Transabdominal esophagogastric devascularization as treatment for variceal hemorrhage.


Journal Article

BACKGROUND:During the past 18 years we have used a selective operative approach for variceal bleeders in whom endoscopic sclerotherapy failed or sclerotherapy was not indicated. Esophagogastric devascularization with splenectomy has been reserved for unshuntable patients and for those in whom a shunt was deemed inadvisable. The purposes of this study are to describe the surgical procedure technique and indications for esophagogastric devascularization and to report its long-term results. METHODS:Thirty-two patients who underwent either a limited (n = 9) or extensive (n = 23) esophagogastric devascularization procedure without esophageal transection for variceal bleeding were retrospectively reviewed. Common indications were thrombosis of all splanchnic veins (n = 12), distal splenorenal shunt thrombosis (n = 7), generalized portal hypertension with isolated splenic vein thrombosis (n = 5), and symptomatic splenomegaly or severe hypersplenism (n = 6). Eighteen patients (56%) had cirrhosis, eleven (34%) received an emergency operation, and eighteen (56%) bled from gastric varices. RESULTS:Three patients with Child's class C disease undergoing emergency surgery died during the early postoperative interval. Rebleeding occurred in nine surviving patients (31%) and was the cause of death in three. Rebleeding rates for the limited and extensive devascularization procedures were 50% and 24%, respectively. Only one of 11 patients with diffuse splanchnic venous thrombosis without liver disease has died. The 5-year survival rate of patients with liver disease was 51%. Only two patients experienced postoperative encephalopathy. CONCLUSIONS:When used in selected patients, esophagogastric devascularization without esophageal transection is a reasonably effective alternative to shunt surgery.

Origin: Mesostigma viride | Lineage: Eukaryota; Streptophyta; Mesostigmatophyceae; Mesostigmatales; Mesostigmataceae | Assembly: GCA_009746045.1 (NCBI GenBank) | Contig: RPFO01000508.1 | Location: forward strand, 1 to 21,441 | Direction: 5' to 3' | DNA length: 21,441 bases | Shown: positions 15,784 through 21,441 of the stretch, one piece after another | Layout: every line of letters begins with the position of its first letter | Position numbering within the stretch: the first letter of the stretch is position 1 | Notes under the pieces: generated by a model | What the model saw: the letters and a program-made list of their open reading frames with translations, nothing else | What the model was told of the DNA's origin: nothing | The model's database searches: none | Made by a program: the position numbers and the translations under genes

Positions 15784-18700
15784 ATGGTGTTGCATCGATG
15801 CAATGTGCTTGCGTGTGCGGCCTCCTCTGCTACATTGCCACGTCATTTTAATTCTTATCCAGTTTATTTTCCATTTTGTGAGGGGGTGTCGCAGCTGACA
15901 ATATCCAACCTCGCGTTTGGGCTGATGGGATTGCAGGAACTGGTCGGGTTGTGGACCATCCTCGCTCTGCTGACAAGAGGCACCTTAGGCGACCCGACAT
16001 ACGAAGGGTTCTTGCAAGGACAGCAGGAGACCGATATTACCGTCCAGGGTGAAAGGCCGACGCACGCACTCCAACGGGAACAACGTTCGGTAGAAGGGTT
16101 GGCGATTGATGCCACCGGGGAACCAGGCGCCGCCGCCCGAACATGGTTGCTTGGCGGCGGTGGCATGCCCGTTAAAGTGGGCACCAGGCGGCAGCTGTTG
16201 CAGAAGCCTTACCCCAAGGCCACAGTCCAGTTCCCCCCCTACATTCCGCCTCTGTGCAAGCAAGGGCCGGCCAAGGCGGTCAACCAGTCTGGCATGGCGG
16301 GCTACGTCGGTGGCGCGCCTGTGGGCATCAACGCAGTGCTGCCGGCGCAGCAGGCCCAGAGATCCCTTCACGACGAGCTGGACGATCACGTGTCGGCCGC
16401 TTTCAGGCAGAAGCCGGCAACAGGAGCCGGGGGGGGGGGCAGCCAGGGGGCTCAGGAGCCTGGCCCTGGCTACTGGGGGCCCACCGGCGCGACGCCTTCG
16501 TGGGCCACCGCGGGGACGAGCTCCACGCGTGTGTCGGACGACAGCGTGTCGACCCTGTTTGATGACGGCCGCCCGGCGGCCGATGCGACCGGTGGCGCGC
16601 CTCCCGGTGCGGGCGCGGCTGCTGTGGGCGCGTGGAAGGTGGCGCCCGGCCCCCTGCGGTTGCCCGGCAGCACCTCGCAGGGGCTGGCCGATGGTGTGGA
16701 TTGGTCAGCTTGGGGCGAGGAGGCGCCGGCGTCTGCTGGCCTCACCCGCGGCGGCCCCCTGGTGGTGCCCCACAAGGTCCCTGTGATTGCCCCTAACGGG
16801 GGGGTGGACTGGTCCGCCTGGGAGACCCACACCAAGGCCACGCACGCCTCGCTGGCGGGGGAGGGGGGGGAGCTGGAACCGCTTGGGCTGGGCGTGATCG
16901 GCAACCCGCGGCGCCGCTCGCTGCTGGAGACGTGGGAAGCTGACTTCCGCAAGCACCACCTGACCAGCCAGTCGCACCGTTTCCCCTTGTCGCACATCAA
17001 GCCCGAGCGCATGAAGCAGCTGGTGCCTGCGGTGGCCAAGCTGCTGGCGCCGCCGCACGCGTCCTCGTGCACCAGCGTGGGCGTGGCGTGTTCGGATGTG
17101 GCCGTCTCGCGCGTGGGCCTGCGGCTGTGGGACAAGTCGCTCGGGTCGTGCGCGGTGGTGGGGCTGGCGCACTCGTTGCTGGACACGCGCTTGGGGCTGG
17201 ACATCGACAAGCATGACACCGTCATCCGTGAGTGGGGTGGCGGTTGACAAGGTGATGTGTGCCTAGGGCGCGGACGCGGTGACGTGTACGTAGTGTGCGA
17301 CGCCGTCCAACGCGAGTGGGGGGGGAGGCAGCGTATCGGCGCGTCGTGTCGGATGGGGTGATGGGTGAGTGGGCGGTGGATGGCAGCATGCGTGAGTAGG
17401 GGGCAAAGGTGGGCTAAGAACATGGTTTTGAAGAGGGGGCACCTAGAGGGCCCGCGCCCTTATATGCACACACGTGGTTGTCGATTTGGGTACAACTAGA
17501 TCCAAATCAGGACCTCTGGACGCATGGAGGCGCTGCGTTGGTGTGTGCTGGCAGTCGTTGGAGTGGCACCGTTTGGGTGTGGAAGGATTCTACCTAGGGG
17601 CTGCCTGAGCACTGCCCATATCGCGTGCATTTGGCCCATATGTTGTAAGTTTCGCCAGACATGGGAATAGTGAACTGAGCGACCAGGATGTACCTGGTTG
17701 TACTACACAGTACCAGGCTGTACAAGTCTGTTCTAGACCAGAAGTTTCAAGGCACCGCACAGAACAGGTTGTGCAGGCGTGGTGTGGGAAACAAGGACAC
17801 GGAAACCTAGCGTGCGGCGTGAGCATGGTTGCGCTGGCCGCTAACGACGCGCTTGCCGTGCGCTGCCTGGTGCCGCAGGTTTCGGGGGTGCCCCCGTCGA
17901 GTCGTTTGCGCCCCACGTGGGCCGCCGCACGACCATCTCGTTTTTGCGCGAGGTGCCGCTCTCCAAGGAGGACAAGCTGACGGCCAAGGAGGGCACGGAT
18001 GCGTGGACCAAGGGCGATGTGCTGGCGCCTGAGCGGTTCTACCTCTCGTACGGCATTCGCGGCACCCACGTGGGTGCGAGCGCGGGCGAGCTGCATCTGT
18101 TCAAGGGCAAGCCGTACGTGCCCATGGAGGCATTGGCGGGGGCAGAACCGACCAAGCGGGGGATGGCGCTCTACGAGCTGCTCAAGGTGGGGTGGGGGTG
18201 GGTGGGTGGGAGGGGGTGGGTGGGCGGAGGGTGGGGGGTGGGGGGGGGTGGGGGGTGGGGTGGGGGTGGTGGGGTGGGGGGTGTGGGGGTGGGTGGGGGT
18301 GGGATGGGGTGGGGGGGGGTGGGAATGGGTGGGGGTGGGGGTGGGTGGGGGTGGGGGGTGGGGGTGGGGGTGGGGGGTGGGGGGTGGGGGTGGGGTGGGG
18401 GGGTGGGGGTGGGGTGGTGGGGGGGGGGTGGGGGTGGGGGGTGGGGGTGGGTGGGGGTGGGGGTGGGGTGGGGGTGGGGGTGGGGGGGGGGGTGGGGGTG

Full Text

Cited Authors

  • Jin, G; Rikkers, LF

Published Date

  • October 1996

Published In

Volume / Issue

  • 120 / 4

Start / End Page

  • 641 - 647

PubMed ID

  • 8862372

Pubmed Central ID

  • 8862372

Electronic International Standard Serial Number (EISSN)

  • 1532-7361

International Standard Serial Number (ISSN)

  • 0039-6060

Digital Object Identifier (DOI)

  • 10.1016/s0039-6060(96)80011-0


  • eng